Pitamaha Bhishma suspended on a bed of arrows; guru Drona beheaded; son Lakshmana slain; favorite brother Duhshasana’s breast ripped open – none struck Duryodhana so much to the heart as did the death of Karna. Always keen that Karna lead the army, he had had to settle for ancient Bhishma and old Drona, biting his nails over their divided loyalties. With Karna in charge, victory seemed certain. But, multa cadunt inter calicem supremaque labra (“many things fall between the cup and the last lips”), pace Erasmus’ Adagia (1.5.1). It is with Duryodhana’s anguish over Karna’s death that the Shalya Parva begins.
For the first time we hear of fear in the context of Duryodhana who, Vaishampayana tells Janamejaya, “fled terrified” after Shalya’s death and hid himself in a lake. We are surprised to find Dhrishtadyumna too trembling with fear on seeing Shalva’s huge elephant charging him. The morning after the deaths of Shalya (after fighting for half a day), Duryodhana and the sleeping Panchalas (the Pandava sons are not mentioned in Vaishampayana’s summary) Sanjaya reports to Hastinapura that:
In this world caught
in the clutches of Kala,
only the women are left-
and seven from the side
of the Pandavas, and three
of your chariot-heroes. (1.35)
There is a clear decline in the prowess of the successive Kaurava commanders-in-chief that is reflected in each leading the army for half his predecessor’s term. Shalya hardly qualifies to stand with them, devoid of superhuman qualities and prone to seduction by luxury. That is why S.L. Bhyrappa’s epic novel Parva, daringly beginning with Shalya, deserves acclaim all the more. After Karna’s death when Duryodhana turns to Ashvatthama, Vyasa paints him in such heroic colours that we are led to presume that he will be the next general. Instead, Ashvatthama advises that since Shalya left his nephews to join their enemies, he should command the army. Actually, like Bhishma and Drona, Shalya has been serving Pandava interests by discouraging Karna and directing his fury away from his nephews. From the very inception Duryodhana has continuously been betrayed. Even his most trusted general Karna did not kill a single Pandava, despite having four of them in his grasp, because of his promise to Kunti.
This last of the battle-books falls into 3 parts: the death of Shalya; the pilgrimage of Balarama; and the death of Duryodhana. Section 2 contains the deeply moving lament of the blind king:
O my son! Come to me! Come to me,
O maha-muscled Indra-among-rajas!
I am helpless!
What will happen to me without you?…
I am a wingless bird.
He recounts Duryodhana enumerating his allies as outnumbering the Pandavas and his supreme confidence that, should everything fail, Karna would be the final answer. That is why, Dhritarashtra says, he went along with his son’s decision. He attributes his plight to ill-luck in a lament of 17 verses which contains an interesting contradiction. First he wonders how a jackal like Shikhandi could lay leonine Bhishma low; 27 verses later he says Arjuna killed Bhishma. He wishes to retire to the forest rather than listen to Bhima’s bitter words (repeated in the Stri Parva) but ironically bears this humiliation for many years. Blindness and perception alternate in him. He will not take responsibility for his actions: “Fooled by fate I rejected his (Vidura’s) words.” Yet he also says, “There are fools in this world who have eyes but do not see. You see one such fool in front of you.”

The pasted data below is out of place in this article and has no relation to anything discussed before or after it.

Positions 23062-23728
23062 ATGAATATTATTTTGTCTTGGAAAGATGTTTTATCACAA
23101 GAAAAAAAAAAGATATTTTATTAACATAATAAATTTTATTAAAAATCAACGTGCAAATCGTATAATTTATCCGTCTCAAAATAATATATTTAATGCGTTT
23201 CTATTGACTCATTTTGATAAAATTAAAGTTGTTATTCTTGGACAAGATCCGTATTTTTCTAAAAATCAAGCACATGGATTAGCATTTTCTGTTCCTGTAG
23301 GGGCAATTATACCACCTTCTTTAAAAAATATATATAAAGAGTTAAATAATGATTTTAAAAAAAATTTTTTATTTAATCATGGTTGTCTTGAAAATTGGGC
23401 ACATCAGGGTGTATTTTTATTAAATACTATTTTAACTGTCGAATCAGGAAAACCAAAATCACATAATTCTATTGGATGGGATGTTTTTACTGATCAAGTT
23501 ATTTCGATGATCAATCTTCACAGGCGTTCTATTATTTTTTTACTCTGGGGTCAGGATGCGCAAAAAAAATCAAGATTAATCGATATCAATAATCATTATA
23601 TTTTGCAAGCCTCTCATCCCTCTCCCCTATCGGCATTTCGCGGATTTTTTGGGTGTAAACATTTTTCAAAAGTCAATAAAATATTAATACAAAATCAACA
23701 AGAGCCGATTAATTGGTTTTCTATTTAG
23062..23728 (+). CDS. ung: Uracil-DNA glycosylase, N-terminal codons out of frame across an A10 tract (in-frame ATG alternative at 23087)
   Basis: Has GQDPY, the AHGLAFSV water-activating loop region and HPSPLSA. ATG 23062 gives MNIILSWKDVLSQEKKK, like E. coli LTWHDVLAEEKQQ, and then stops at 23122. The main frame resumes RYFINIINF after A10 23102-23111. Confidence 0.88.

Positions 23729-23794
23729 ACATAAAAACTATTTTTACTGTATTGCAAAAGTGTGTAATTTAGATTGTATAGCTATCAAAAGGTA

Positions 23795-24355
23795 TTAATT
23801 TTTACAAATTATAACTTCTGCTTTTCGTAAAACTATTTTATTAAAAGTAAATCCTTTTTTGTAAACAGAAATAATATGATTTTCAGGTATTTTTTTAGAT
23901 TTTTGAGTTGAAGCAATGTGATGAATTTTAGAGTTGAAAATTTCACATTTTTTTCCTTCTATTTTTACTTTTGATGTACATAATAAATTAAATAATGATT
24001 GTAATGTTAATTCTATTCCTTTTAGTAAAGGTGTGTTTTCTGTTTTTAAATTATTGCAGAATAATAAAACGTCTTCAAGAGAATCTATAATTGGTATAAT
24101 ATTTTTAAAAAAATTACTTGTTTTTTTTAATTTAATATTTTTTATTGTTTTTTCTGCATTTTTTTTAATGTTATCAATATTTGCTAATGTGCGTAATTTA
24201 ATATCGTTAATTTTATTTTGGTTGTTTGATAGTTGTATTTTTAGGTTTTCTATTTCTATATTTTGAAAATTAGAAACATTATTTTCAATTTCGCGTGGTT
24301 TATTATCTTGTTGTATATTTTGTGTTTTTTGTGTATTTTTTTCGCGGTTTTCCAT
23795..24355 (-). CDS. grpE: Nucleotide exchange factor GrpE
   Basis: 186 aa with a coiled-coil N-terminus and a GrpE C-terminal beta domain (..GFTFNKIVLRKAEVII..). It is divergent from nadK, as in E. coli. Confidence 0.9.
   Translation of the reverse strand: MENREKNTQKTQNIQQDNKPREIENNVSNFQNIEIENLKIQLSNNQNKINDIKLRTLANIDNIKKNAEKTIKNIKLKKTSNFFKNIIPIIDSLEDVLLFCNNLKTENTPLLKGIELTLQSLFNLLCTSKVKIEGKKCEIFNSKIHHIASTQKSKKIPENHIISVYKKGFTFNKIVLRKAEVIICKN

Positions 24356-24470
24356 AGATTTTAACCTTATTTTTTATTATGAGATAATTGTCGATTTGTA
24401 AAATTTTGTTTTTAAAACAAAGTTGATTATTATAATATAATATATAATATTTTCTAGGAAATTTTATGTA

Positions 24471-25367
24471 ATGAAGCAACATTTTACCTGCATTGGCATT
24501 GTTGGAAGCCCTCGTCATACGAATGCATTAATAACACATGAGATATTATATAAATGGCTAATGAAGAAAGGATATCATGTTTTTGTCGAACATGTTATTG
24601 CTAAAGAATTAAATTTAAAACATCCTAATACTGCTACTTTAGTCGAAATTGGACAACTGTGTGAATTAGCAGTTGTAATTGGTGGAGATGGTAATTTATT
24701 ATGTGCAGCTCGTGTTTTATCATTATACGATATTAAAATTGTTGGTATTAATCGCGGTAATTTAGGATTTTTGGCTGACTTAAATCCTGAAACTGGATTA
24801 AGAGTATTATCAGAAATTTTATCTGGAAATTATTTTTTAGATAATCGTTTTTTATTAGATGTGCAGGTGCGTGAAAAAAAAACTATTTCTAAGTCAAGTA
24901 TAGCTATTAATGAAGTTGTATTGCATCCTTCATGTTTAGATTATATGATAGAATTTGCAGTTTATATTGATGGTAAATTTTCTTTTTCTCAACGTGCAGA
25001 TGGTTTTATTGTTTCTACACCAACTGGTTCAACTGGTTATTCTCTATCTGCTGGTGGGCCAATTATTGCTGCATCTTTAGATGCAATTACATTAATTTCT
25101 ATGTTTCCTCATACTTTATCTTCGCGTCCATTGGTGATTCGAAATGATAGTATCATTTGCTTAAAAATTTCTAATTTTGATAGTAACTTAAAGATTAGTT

There are fascinating variations following Shalya’s investiture in the 12th century Indonesian Kakawin, Bharatayuddha: Ashvatthama storms off the field, refusing to fight under Shalya’s command, holding him responsible for Karna’s death-surely a very logical development. On Krishna’s advice Nakula visits Shalya who tells him of Pashupati’s decree that he can only be slain by Yudhishthira. Shalya spends the night with his wife Satyavati, stealing off at dawn, cutting off with his sword the part of his cloth on which she lies asleep (inspired by Nala-Damayanti). She seeks out his body and stabs herself, as does her maid, turning epic into melodrama.
It is interesting that Bhima responds to an infantry attack by alighting from his chariot for hand-to-hand combat while Arjuna never fights except from his chariot. After Karna’s death and again after Shalya’s Duryodhana strains to rally his fleeing soldiers (sections 3 and 19) in identical words. In the first instance, Kripa advises him to make peace. Duryodhana refuses and the reasons he cites reveal he is no dreamer: he tricked Yudhishthira out of his kingdom and so will never be trusted; he tricked Krishna too during his visit, who will never forget the treatment of Draupadi and the killing of Abhimanyu; Arjuna burns over Abhimanyu’s murder; Bhima will not forget his terrible vow; the twins and Drupada’s sons hate him; the Pandavas cannot forget how menstruating Draupadi was abused and stripped in public. Finally, “How can I shuffle behind Yudhishthira like a cowering slave?” He then sums up his glorious achievements, which he will repeat after being struck down, and decides to fight to the death. For the night of Karna’s death they retreat to the banks of the Sarasvati, “the river of dawn-pink waters”, at the Himalayan foothills. This is where Shalya, son of Ritayana, is appointed commander.
Krishna now adopts a curious stance. He extols Shalya’s prowess above all and tells Yudhishthira that none but he can face him. But the truth is soon out. Till now, the eldest Pandava has no feat of battle to his credit. The conquering monarch needs to show the army his worth-at least one major kill is required. Therefore, Krishna urges him,
“You have survived the ocean
of Drona and Bhishma,
the sea of Karna.
Shalya is a water-hole
the size of a cow’s hoof print.
Don’t drown in it.”
He responds, “Only my share of valour remains”, recalling that Shalya was his allotted share in the Udyoga Parva (section 57). Finally, only handsome Nakula is left with no major kill, his “share” Uluka being dispatched by Sahadeva in addition to his own, Shakuni. There is a deliberate effort by the poet to build up Yudhishthira’s skills at arms, especially with the shakti (spear), by comparing him with Skanda.
Shalya adopts a new strategy: no warrior will face the Pandavas singly; all will fight collectively as one. Even after his death, there is no let-up and Shakuni decimates the Pandava cavalry. At this point Vyasa introduces a sudden lowering of pitch and change of tone. Arjuna addresses Krishna, puzzled at the unremitting bloodshed even after Bhishma’s fall: